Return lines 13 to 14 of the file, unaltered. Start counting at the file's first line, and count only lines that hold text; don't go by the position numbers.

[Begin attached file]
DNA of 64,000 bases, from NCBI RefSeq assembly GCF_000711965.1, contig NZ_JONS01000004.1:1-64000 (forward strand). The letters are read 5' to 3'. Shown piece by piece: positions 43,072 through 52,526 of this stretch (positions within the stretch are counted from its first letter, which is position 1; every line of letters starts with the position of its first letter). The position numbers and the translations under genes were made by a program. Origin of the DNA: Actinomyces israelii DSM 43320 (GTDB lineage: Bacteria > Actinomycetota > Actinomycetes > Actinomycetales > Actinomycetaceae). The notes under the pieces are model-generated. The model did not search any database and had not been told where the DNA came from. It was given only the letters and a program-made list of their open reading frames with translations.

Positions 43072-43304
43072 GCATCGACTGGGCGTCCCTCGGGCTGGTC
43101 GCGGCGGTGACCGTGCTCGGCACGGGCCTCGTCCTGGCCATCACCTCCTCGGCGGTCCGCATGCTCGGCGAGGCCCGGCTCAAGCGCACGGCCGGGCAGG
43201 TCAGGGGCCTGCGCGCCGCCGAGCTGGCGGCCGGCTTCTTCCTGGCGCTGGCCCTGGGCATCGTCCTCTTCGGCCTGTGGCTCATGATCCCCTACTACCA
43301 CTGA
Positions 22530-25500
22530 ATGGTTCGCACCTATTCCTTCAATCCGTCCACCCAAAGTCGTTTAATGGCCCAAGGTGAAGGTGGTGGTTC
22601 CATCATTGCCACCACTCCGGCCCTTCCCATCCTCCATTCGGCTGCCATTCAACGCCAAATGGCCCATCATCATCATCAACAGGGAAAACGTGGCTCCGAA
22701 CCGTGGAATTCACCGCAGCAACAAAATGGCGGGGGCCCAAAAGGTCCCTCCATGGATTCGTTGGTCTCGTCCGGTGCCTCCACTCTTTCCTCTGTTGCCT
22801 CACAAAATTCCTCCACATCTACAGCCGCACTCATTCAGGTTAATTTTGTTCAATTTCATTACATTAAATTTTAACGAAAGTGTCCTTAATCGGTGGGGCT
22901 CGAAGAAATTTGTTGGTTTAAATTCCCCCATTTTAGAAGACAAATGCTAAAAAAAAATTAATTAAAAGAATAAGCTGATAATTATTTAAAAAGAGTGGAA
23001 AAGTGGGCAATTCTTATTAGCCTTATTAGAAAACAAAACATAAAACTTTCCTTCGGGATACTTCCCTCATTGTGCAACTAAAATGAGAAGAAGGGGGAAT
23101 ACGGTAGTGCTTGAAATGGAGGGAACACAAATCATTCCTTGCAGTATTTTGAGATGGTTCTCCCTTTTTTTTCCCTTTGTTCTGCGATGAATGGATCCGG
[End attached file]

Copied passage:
23001 AAGTGGGCAATTCTTATTAGCCTTATTAGAAAACAAAACATAAAACTTTCCTTCGGGATACTTCCCTCATTGTGCAACTAAAATGAGAAGAAGGGGGAAT
23101 ACGGTAGTGCTTGAAATGGAGGGAACACAAATCATTCCTTGCAGTATTTTGAGATGGTTCTCCCTTTTTTTTCCCTTTGTTCTGCGATGAATGGATCCGG